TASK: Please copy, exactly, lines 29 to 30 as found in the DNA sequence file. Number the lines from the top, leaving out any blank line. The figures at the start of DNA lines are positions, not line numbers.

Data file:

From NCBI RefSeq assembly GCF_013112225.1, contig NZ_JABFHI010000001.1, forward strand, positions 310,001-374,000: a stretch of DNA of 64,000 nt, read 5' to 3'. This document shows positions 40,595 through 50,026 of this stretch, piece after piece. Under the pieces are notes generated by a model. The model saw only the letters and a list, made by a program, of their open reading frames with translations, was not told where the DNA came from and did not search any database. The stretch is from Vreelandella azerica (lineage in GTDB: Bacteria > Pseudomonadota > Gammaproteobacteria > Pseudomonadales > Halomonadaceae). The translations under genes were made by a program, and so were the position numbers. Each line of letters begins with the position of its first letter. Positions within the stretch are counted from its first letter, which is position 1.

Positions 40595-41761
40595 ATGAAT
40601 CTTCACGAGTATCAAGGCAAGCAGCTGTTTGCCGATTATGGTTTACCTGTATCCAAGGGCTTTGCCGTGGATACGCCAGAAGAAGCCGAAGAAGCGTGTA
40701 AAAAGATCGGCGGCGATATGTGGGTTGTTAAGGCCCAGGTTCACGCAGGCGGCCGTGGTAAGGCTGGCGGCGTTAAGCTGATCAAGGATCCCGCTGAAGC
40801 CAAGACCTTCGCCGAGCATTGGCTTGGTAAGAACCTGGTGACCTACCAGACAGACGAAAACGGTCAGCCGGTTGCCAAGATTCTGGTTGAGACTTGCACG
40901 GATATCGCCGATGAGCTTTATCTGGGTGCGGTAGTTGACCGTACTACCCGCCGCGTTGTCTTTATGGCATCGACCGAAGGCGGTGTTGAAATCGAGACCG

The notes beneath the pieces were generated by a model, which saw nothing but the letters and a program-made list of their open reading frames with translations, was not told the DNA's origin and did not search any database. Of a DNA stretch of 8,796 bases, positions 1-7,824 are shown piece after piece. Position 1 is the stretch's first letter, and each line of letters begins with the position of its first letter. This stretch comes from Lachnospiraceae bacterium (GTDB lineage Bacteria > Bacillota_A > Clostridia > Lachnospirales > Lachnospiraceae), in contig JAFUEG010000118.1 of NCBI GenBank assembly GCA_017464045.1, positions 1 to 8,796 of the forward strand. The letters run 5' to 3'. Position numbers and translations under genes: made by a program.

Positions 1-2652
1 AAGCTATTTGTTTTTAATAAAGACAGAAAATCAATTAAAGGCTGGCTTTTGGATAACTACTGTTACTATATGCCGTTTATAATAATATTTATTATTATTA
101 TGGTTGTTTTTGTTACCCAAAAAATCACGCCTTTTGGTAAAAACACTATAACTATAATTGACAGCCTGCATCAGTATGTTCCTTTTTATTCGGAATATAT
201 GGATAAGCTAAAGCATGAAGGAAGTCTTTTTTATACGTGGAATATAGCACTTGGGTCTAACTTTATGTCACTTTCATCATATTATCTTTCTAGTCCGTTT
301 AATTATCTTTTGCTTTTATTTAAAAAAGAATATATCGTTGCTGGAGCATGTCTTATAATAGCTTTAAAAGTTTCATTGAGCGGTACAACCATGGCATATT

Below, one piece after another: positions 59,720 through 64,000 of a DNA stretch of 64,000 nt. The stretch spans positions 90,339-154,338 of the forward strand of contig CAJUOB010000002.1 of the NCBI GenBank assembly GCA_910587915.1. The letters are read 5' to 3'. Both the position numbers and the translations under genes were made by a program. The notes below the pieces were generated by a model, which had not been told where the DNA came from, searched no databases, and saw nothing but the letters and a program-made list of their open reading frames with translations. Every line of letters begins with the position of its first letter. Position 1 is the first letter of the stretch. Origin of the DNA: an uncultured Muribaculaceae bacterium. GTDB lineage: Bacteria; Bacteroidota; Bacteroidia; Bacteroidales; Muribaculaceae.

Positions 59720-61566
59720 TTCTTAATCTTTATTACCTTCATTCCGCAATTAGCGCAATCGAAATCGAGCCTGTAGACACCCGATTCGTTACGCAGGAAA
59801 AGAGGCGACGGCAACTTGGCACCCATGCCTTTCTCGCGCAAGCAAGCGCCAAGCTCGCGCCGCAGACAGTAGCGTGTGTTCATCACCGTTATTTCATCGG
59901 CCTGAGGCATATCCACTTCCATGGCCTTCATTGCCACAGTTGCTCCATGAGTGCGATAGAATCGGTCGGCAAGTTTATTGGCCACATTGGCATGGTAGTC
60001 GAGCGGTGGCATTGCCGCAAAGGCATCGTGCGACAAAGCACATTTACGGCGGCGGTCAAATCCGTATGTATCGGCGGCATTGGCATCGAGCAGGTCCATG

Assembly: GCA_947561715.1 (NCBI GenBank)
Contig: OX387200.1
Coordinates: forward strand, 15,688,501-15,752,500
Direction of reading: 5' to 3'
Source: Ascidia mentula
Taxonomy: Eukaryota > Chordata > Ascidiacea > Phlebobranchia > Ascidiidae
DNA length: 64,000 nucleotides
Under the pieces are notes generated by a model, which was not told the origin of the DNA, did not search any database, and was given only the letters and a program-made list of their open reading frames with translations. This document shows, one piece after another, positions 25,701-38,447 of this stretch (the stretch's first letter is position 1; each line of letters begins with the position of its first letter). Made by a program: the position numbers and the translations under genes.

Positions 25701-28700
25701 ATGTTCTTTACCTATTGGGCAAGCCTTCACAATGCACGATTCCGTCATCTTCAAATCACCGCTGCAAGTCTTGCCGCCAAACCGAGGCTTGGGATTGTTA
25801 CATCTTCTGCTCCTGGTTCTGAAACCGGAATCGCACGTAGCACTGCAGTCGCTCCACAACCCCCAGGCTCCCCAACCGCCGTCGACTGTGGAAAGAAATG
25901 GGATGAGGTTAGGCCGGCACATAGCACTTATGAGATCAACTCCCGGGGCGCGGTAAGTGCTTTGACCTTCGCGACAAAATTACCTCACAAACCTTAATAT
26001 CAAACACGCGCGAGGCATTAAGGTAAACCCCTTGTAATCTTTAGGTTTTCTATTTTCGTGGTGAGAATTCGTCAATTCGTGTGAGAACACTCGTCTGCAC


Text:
25701 ATGTTCTTTACCTATTGGGCAAGCCTTCACAATGCACGATTCCGTCATCTTCAAATCACCGCTGCAAGTCTTGCCGCCAAACCGAGGCTTGGGATTGTTA
25801 CATCTTCTGCTCCTGGTTCTGAAACCGGAATCGCACGTAGCACTGCAGTCGCTCCACAACCCCCAGGCTCCCCAACCGCCGTCGACTGTGGAAAGAAATG